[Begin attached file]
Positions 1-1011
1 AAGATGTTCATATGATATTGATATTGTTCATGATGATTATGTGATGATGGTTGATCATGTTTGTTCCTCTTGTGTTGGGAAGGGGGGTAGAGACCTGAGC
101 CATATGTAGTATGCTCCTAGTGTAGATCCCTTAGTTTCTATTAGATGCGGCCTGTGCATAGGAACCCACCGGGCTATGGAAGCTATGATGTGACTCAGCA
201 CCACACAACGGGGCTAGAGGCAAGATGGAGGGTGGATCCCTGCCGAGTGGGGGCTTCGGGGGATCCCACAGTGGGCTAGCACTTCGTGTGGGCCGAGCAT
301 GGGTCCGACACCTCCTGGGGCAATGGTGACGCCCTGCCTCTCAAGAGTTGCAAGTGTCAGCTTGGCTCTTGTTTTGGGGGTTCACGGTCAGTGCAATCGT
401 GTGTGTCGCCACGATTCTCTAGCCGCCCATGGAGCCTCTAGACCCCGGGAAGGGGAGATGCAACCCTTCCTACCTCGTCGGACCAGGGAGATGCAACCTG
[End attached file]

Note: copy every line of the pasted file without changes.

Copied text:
Positions 1-1011
1 AAGATGTTCATATGATATTGATATTGTTCATGATGATTATGTGATGATGGTTGATCATGTTTGTTCCTCTTGTGTTGGGAAGGGGGGTAGAGACCTGAGC
101 CATATGTAGTATGCTCCTAGTGTAGATCCCTTAGTTTCTATTAGATGCGGCCTGTGCATAGGAACCCACCGGGCTATGGAAGCTATGATGTGACTCAGCA
201 CCACACAACGGGGCTAGAGGCAAGATGGAGGGTGGATCCCTGCCGAGTGGGGGCTTCGGGGGATCCCACAGTGGGCTAGCACTTCGTGTGGGCCGAGCAT
301 GGGTCCGACACCTCCTGGGGCAATGGTGACGCCCTGCCTCTCAAGAGTTGCAAGTGTCAGCTTGGCTCTTGTTTTGGGGGTTCACGGTCAGTGCAATCGT
401 GTGTGTCGCCACGATTCTCTAGCCGCCCATGGAGCCTCTAGACCCCGGGAAGGGGAGATGCAACCCTTCCTACCTCGTCGGACCAGGGAGATGCAACCTG